By Ayshat Abdurzakova
With engineering students currently only benefiting from one reading week, some students say that adding an additional one may relieve stress and help their organization throughout the semester.
In its January Board of Directors Meeting (BoD), the Toronto Metropolitan Students’ Union (TMSU) discussed the possibility of an extra reading week, as previously reported by The Eyeopener.
Specifically, the TMSU discussed working toward a fall reading week for engineering students, who currently do not have one, according to the university’s website.
TMU’s fall study week is from Oct. 11 to Oct. 14 and the mid-winter break is Feb. 20 to Feb. 24 this year. However, engineering students only observe the winter reading week.
These dates also combine existing statutory holidays—like Thanksgiving weekend and Family Day, respectively.
Alana Teejai, a first-year engineering student, said the lack of free time engineering students have due to their rigorous school schedules can cause stress.
“Every weekend, I’m always busy, I can’t really go out. When I get home it’s super late,” she said. “An entire week to catch up on things I put away or put off would be nice or [to] just prioritize other things would be nice.”
Amy Zhu, a second-year engineering student, sees the lack of a reading week as unfair.
“I hope they give us a break,” she said. “When everyone else is having fun and we’re stuck at school, it’s not a good feeling,” she said.
Mikayel Baghouzian, a second-year chemical engineering student at TMU, said a study week in the fall would benefit all students.
“Study break helps out a lot. Just to catch up, get all your work done,” he said.
“I feel like the one week, it’s too rushed”
According to the Canadian Engineering Accreditation Board, as of the 2021-22 accreditation cycle, engineering students must complete a minimum of 1850 accreditation units (AU) over the course of a school year in seven mandatory categories. One AU is equivalent to one hour. The student must meet the AU requirements in order to be accredited as an engineer upon graduation.
“This is one of the reasons that you have engineering students, who always start the winter term ahead of the rest. It’s not because we want them to do it, it actually was imposed by the accreditation requirements for engineering,” said TMU president Mohamed Lachemi.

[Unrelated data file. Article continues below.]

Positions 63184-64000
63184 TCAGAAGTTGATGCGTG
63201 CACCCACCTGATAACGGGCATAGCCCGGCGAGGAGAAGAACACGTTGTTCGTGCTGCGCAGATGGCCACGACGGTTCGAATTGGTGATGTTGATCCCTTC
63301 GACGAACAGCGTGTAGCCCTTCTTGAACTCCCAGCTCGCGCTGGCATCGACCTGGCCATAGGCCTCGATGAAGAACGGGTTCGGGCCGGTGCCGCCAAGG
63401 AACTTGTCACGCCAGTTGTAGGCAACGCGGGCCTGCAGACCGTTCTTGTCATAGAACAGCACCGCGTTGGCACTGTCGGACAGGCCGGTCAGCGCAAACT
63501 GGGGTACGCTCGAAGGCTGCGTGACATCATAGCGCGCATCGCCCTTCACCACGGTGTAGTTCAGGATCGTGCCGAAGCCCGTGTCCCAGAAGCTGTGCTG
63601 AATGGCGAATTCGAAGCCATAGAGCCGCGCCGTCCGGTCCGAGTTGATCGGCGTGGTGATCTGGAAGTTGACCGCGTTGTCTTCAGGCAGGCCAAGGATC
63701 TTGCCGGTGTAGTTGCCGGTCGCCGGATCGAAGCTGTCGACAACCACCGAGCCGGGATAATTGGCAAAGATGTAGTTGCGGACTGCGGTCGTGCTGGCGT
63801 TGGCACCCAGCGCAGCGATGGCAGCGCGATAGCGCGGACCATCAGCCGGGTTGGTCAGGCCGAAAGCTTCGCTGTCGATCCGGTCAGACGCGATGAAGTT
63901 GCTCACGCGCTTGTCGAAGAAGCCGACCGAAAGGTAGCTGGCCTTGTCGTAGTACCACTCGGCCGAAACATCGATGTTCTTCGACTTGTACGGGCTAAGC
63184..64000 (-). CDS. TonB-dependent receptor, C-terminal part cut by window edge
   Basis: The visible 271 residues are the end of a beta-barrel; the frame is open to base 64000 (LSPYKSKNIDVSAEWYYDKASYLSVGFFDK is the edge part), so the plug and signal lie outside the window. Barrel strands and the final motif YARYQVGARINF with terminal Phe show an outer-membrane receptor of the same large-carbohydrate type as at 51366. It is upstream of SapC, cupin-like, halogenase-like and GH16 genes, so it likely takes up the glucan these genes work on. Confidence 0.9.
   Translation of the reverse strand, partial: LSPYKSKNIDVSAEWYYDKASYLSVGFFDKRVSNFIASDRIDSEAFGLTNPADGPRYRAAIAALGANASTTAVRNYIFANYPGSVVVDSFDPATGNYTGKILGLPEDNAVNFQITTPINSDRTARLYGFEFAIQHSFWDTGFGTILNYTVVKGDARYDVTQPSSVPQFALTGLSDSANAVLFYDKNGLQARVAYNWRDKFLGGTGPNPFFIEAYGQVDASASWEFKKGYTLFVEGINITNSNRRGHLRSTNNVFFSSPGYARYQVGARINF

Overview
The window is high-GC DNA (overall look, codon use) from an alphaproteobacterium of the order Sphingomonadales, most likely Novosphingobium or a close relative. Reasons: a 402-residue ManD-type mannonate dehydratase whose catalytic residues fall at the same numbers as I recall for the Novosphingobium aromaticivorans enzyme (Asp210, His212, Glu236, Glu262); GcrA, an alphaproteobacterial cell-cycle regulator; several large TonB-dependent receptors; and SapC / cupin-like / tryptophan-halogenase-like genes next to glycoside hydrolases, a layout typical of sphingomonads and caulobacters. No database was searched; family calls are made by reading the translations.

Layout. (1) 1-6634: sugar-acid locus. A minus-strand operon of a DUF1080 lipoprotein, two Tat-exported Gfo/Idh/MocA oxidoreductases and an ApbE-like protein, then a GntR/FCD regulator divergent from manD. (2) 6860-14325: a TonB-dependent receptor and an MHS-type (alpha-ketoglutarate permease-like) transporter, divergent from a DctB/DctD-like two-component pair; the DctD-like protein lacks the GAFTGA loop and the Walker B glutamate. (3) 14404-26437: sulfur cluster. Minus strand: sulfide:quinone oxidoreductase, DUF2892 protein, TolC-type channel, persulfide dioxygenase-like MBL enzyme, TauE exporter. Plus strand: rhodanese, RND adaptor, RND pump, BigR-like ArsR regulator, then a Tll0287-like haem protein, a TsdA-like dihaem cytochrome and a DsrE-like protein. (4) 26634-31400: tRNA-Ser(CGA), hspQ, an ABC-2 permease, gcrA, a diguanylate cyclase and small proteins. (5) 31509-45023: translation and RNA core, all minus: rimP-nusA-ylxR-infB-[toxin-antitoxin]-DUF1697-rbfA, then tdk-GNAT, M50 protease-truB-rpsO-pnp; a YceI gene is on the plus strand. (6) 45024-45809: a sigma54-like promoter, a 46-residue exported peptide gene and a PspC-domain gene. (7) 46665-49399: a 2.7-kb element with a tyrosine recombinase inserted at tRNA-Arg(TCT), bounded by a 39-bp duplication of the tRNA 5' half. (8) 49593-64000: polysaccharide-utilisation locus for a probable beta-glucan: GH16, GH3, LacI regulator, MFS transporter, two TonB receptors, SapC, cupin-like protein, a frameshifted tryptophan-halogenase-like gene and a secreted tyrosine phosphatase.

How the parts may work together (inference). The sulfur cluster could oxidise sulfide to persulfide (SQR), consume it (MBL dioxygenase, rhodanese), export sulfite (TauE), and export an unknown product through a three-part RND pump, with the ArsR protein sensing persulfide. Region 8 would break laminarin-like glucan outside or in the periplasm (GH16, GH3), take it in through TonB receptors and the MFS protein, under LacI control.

Students in other programs also say that an additional reading week would benefit them.
Leila Boyacheck, a second-year early childhood studies student, said having an additional week on top of the existing reading week would help students organize themselves better for exams.
“I feel like the one week, it’s too rushed,” she said.
First-year child and youth care student Tharini Jeyakumar, said an extra week could promote attending class instead of skipping class to study for exams when it’s close to the examination period.
“We [the students] don’t know if we should actually go in [to class] and if you’re going to learn something,” she said.
“I would love it…even if it makes the [school] year a bit longer,” said Boyachek.
“Something will have to give in order to make this happen”
As of now, some students feel the crossover of reading week and official holidays is troublesome because they have to prioritize their studies over family downtime.
“It is inconvenient that reading week falls on weekends and statutory holidays,” said Boyacheck in a follow-up email. “Many times I feel like I have to choose between family and school.”
In order for an additional study break to be instated, the TMSU must bring forward a plan to the Student Senate, which is a group of elected graduate students, alumni and faculty who discuss and work to improve student life, according to TMU’s website.
But before they can do so, the students’ union said it needs to account for how many students are willing to add an extra week of classes elsewhere in the year.
“Something will have to give in order to make this happen,” said TMSU president Marina Gerges at the January BoD meeting.
“Currently, the TMSU is taking preliminary steps and researching the issue in order to lay the groundwork on how to best prepare future teams to carry on this project,” the TMSU said, in an emailed statement to The Eye.
Lachemi added that there are many factors to consider when issuing study breaks.
“The reality is that the university semesters are based on curriculum and materials that must be covered in order to achieve the result for each course,” he said to The Eye.
“We cannot take any risk to lower the minimum requirements for programs because that can also affect the quality of accreditation or the results of the accreditation from some of our programs,” Lachemi said.
“I will not close the idea of having conversations or consultations, but we have to be realistic about the requirements of programs,” President Lachemi concluded his statement.
Despite the hopefulness among students surrounding this possibility, they are still cautious about getting their hopes up.
“Honestly, will [TMU] even listen to us?” Boyachek said.
“I hope they do for students because I know it can be really helpful for other people. I’m hopeful but I’m realistic,” she said.